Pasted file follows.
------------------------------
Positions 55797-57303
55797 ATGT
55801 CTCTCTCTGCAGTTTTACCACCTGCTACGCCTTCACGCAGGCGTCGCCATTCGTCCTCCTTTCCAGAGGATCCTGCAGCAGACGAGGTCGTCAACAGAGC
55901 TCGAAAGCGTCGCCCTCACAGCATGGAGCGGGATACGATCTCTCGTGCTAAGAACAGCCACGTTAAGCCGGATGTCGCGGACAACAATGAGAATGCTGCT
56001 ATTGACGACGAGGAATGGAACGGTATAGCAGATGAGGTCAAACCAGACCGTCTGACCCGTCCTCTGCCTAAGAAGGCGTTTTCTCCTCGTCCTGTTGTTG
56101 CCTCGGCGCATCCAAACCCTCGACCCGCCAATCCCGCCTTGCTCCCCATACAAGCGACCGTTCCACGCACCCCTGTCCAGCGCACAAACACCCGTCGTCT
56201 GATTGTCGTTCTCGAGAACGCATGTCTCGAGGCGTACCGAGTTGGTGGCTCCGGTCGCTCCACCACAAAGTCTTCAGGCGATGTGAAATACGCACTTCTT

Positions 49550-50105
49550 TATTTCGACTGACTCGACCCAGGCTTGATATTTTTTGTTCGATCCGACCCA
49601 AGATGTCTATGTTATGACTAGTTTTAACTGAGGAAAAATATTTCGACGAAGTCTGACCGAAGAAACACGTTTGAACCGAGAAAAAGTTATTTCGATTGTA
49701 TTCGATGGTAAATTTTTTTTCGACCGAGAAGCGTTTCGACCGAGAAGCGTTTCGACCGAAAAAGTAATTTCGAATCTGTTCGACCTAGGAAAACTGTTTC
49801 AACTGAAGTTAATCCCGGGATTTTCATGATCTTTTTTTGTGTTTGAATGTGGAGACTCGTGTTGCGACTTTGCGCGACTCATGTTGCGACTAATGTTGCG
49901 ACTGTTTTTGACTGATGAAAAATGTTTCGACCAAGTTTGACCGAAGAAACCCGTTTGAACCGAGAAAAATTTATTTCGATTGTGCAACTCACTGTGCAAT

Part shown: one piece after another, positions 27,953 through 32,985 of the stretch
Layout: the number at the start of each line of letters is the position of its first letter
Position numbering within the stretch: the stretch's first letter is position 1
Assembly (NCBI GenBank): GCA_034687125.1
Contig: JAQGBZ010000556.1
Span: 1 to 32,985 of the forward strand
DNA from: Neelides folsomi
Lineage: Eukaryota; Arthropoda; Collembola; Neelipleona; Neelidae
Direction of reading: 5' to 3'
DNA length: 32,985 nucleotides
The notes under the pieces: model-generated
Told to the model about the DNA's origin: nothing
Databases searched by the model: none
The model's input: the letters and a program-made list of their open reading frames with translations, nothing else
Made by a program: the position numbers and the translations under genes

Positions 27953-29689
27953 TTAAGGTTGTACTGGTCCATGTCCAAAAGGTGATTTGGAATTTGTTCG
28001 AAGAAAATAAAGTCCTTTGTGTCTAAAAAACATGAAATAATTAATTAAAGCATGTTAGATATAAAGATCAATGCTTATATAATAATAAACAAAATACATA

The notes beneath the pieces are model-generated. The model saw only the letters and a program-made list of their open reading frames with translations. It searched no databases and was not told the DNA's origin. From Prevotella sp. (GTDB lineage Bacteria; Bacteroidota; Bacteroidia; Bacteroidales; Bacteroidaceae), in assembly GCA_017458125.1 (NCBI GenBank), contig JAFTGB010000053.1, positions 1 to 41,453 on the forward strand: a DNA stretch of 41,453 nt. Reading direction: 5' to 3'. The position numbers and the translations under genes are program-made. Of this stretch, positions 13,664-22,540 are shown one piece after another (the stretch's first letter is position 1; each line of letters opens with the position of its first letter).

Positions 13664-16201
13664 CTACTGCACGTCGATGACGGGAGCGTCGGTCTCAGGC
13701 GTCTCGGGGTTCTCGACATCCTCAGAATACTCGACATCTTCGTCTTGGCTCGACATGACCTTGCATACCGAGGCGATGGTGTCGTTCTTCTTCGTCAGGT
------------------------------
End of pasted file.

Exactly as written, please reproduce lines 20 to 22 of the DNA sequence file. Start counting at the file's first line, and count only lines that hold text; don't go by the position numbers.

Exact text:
DNA from: Neelides folsomi
Lineage: Eukaryota; Arthropoda; Collembola; Neelipleona; Neelidae
Direction of reading: 5' to 3'